Can you see the mistake?

Sure, it’s a slate roof, but imagine it’s a 3-tab. It would still be the same mistake.
Can you see it?

[attachment=0]Jackleg Chimney (2).jpg[/attachment]

butt ends meet were metal is…

I took an Ambien and it is causing my brain not to work.Believe me I feel dumber than a sack of hammer handles But I think it would be the flies on the counter pan they don’t extend far enough away from the chimney.

No Tinner’s Wing???

I call them flies,wings etc.I like to extend my pan past a seam or bond line too.

The cut of pan flashing.

Kage and RM nailed it right off. So did Rickie, looks like. Pault was also on the right track.
That pan should have been 5-8" wider on each side and the tinner’s wings should have been out 3-4" with another 3-4" out past that. I have no idea what they thought they were saving, not why they might have been trying to make it look pretty with that cut. It was 44’ up.

Locking and soldering your corners > “tinner’s wings”

Like this one? We just them trash traps, or just soldered corners. As for soldering CF, it’s great for making money, but serves no other purpose.

[attachment=2]Covered Chimney Corner (2).jpg[/attachment]

[attachment=1]Covered Chimney Corner (4).jpg[/attachment]

[attachment=0]Covered Chimney Corner (5).jpg[/attachment]

Done those a time or two, but you have to know what to do with all that water that’s being directed under the slate or shingles. Not really cost effective either. I’ll stick with true tinner’s wings.

thats all we do is tinner wings,(skylites and chimneys) dont even need gum when done right… 8)

Ditto, :smiley:

It’s just a matter of semantics. Tar was talking about wrapped corners. The kind that look like a Velux back pan, I’m sure, with the metal being exposed all the way around the top and about 3-4" down from the corner. ( I put gutter sealer on both top and underside of those hemmed joints, just in case. It wouldn’t take more than a few drops of frozen water to split one.)
I believe it was Dennis that posted pix of one he did like that. I couldn’t find any pix of ones I did anywhere. It’s been awhile, since before digital pix that I did one.

In this campaign have many mistake.Slate not set for longtime work. Fast wind broke these slot. I hope you Metal that is better than it. I install metal roof system before 10 years no leakage no damage.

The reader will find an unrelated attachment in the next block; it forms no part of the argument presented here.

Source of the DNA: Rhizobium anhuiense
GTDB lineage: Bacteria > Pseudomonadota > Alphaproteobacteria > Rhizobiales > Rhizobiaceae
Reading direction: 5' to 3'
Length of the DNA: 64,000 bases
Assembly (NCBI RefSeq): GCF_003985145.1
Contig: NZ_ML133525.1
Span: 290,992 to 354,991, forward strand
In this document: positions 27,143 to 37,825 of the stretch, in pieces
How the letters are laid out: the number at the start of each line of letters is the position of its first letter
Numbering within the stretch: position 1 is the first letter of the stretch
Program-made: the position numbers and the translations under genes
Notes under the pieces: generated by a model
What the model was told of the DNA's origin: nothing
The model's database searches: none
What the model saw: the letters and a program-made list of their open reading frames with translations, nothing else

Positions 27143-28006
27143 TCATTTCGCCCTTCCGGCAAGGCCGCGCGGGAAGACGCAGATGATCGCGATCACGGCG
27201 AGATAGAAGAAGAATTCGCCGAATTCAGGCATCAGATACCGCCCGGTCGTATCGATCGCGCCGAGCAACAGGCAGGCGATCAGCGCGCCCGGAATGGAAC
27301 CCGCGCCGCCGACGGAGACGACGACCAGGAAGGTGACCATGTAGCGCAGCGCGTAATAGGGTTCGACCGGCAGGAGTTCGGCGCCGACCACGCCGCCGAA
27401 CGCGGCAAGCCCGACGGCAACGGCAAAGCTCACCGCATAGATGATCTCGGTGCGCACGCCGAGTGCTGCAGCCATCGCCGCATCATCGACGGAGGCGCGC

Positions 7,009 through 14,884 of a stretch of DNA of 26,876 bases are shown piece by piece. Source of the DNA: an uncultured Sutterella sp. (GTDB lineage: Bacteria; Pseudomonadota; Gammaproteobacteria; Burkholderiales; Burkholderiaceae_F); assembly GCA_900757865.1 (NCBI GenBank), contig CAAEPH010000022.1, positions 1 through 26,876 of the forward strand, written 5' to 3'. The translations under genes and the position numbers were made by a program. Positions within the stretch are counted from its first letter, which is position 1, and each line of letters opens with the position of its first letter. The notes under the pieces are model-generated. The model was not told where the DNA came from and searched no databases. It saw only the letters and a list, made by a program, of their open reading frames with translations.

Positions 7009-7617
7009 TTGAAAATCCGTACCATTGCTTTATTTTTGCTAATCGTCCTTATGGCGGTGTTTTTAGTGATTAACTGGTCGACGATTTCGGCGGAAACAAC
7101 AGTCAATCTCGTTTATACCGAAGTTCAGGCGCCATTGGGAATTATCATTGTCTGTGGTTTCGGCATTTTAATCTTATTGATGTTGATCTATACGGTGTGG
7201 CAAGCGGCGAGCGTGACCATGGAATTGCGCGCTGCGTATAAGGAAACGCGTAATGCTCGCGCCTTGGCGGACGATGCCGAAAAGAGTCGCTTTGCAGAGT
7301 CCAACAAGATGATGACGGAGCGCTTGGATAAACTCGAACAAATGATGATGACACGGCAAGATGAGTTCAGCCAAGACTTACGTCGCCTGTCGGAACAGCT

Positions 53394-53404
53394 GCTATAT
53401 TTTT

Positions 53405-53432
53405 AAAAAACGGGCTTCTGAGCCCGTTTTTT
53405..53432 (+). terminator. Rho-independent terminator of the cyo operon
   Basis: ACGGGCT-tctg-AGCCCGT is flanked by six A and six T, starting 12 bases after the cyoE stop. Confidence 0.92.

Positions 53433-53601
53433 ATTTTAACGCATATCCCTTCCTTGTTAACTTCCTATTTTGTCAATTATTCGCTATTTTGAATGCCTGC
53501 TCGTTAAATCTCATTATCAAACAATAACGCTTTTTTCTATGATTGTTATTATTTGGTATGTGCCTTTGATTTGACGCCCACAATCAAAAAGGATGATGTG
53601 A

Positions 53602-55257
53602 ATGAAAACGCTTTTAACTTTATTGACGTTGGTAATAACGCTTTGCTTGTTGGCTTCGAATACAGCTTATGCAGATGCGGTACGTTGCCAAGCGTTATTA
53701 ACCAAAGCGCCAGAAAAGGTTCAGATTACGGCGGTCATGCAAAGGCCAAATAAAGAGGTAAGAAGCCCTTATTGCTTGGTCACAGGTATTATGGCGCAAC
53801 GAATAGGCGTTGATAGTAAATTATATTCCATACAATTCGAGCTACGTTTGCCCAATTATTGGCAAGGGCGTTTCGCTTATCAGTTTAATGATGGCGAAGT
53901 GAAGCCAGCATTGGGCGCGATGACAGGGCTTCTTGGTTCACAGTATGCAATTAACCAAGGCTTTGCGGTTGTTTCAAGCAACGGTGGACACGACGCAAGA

Jamfazal- Your posts would be much more entertaining if you typed them out in a Jar-Jar Binks type format…

I’ve always locked all my copper seams, period. I’ve always pre-tinned my seams. It’s not a matter of “semantics”, it’s a totally different system. Tinner’s Wings, although great for directing normal water flow, leave an unsealed opening on the down slope side that can be subseptible to storm water or ice infiltration. Locking and soldering your seams creates a closed unit; your only “opening” with this type of system is between your base and counter flashing, which should be a 4" overlap, minimum. This is Soldering 101 stuff to me and didn’t think it merited a detailed explanation. Trash doesn’t get trapped because of the way you run your corners, it gets trapped if you’re an idiot and dont cut the slate back far enough from the chimney wall to leave some room for water flow… As far as soldering chimney flashings being a waste of time? We will have to agree to disagree on that one.

Here’s a video I found that has an example of a locked and soldered vertical seam for anyone that still has confusion about what I’m talking about.

Interesting technique there. My iron almost never touches the lower panel, and the solder is pressed against the hot copper and drawn into the seam.

Like you say, agree to disagree. :smiley:

Ever run into condensation in a gasline? :shock: Took me over an hour to clean my sieverts and 100’ of line today. Sheeesh!

[attachment=2]Water in Gasline (2).jpg[/attachment]

[attachment=1]Water in Gasline (3).jpg[/attachment]

[attachment=0]Water in Gasline (4).jpg[/attachment]

Had to disassemble the iron and it took some time to completely blow the lines clean.

Only time I’ve seen condensation in a gasline is when people don’t purge their lines after using the tank. ie Turn off the tank regulator and then open your line at the operating handle so all gas is purged from the line after use. Other than that I’d say you have a leak, I’ve always used Teflon tape at my hose connections.

Wait… Why do you have a 100’ gasline?!

I work on some high stuff. Current copper roof is 54’ up. I leave the tank on the ground or a lower roof.

It’s almost impossible to properly purge the lines with an OPD on the tank. Other end has quick connect. Yellow teflon here too.

I was talking to Kevin today and he said the same thing happened to him. I was thinking the same thing anyway.

Here are some pix of the upcoming project. It hasn’t been ‘rebuilt’ yet, so I laid it out on the shop floor.

Well, I can’t do pix. I got this message: “Sorry, the board attachment quota has been reached.”

I’ve always tied a piece of strong, thin rope to my tanks top stem (about 3’ of strong clothesline). That way I can tie it off if needed so it won’t roll off the roof. Also can stand the tank on a ladder rung this way and secure it to a higher rung. If you have serious issues on difficult/steep/high areas on a regular basis I’d seriously consider picking up a cheap SCUBA harness of “pony pack” to get your tank up those problem areas safely and use a standard 8’ hose over a 100’.

No, I wouldn’t wear the tank in the harness while I was soldering, lol. I like my tank a few feet away just in case there is ever a leak.

Wrong no matter how you look at it to me.